With the vast amount of toxicity online, our team wanted to see if NLP models could help reduce this. On large public discord servers, this problem is especially visible as public text channels can quickly become toxic cesspools filled with spam and hate. Currently, Discord doesn’t have any first party solutions for this, instead, leaving it to third party bots such as the popular bot, MEE6. However, the auto-moderation features of these bots are largely based on more traditional spam filters and word blacklists which only help to a limited extent and lack any ability to make more intelligent decisions on what kind of text should be flagged for moderation. For example, identity hate or alike hateful speech (like calling someone gay as an insult) wouldn’t be detected with any of the current methods. Thus, we wanted to use NLP, which has the potential to make a much more holistic evaluation of text, to evaluate the toxicity of a message.
What it does
AutoBot automatically evaluates messages sent in Discord text channels and assigns every message a score between 0 and 1 for several different categories. These categories are: toxicity, severe toxicity, obscenity, identity hate, insults, and threats. Once the message scores are past a certain threshold (which only the server admin can set), the message is deleted and AutoBot will warn the author of the message via direct message. The warning message will contain the number of infractions the author now has, and if the author has over 5 infractions, then they will be kicked from the server. Included in the evaluated messages are server member nicknames/usernames, regular messages, and edited messages.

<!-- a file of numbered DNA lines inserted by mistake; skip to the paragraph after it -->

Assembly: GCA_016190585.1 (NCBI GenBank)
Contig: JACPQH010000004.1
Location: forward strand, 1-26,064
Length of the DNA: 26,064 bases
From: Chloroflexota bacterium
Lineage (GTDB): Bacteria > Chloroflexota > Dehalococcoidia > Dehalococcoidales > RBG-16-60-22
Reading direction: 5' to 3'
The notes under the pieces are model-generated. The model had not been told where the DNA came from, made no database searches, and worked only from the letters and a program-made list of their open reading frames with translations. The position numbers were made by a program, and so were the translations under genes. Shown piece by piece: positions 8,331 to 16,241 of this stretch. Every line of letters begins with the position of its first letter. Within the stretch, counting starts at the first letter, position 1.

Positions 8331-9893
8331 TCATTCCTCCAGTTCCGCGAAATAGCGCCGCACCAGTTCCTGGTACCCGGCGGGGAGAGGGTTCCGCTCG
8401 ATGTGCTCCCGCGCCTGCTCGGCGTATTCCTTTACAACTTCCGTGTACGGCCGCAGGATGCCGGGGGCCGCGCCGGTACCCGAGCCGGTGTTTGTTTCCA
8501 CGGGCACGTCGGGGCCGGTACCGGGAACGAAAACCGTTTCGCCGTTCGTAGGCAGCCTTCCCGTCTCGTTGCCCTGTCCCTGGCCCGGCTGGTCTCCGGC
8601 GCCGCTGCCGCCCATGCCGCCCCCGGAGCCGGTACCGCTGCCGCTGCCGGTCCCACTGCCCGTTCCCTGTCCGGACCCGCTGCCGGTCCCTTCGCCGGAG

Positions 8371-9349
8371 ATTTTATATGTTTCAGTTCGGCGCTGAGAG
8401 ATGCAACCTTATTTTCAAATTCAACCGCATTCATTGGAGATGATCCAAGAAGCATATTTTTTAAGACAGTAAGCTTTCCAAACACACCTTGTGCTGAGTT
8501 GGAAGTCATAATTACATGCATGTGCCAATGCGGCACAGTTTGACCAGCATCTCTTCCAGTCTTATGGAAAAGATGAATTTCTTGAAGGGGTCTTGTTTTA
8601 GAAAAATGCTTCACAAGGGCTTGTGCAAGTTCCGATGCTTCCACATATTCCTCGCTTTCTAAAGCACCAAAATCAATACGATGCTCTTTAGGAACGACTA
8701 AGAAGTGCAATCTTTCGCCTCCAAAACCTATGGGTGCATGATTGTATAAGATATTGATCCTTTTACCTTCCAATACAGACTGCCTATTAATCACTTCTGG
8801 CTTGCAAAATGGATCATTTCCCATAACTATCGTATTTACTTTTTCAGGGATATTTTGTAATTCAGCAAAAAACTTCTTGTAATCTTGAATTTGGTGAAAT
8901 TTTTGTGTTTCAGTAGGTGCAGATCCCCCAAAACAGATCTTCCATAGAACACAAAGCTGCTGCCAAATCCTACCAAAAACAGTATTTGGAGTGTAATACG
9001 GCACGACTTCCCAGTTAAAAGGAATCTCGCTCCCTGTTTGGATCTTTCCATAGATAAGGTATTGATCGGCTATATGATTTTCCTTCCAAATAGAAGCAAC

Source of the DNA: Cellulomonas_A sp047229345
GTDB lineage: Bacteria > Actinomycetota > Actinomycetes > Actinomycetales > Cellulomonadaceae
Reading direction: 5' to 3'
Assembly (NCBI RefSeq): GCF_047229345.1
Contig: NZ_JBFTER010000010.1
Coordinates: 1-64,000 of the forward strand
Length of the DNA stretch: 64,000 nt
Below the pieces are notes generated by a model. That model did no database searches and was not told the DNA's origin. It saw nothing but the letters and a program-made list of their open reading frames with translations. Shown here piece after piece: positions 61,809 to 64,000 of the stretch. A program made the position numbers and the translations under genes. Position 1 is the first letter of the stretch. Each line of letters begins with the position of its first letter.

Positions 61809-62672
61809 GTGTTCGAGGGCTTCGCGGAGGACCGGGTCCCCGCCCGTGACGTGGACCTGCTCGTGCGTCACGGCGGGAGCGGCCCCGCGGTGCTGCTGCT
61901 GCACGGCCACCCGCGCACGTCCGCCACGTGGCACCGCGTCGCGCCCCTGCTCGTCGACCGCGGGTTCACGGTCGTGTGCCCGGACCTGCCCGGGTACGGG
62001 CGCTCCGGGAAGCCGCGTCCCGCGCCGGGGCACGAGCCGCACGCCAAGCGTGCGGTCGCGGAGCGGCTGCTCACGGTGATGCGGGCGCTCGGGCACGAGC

How we built it
We used a pre-trained Bert model in combination with a CNN we trained ourselves to create a text classifier that gave predictions in the 6 categories mentioned above for some given text. This model was trained on data provided by the Toxic Comment Classification Challenge on Kaggle which was made up of labeled comments from Wikipedia’s talk page edits. This model along with the bot are setup and running on a GPU powered virtual machine on GCP.
For the bot itself, we primarily used the Discord.py library. Once we had the model and evaluate function built out and tested, it was just a matter of defining a checkMessage() function that took the user and the string to check as parameters. In this function, we called the evaluate function on the input string to make judgements on its toxicity. This function is also where we implemented the warning and threshold ideas, as well as the disciplinary actions taken against users past the threshold. We then used the @bot.event annotation from Discord.py to define different on_action functions that called checkMessage(). When a user sent a message, edited a message, joined the server, or changed their name, it would trigger the respective on_action function and the appropriate string to check would be evaluated.
Challenges we ran into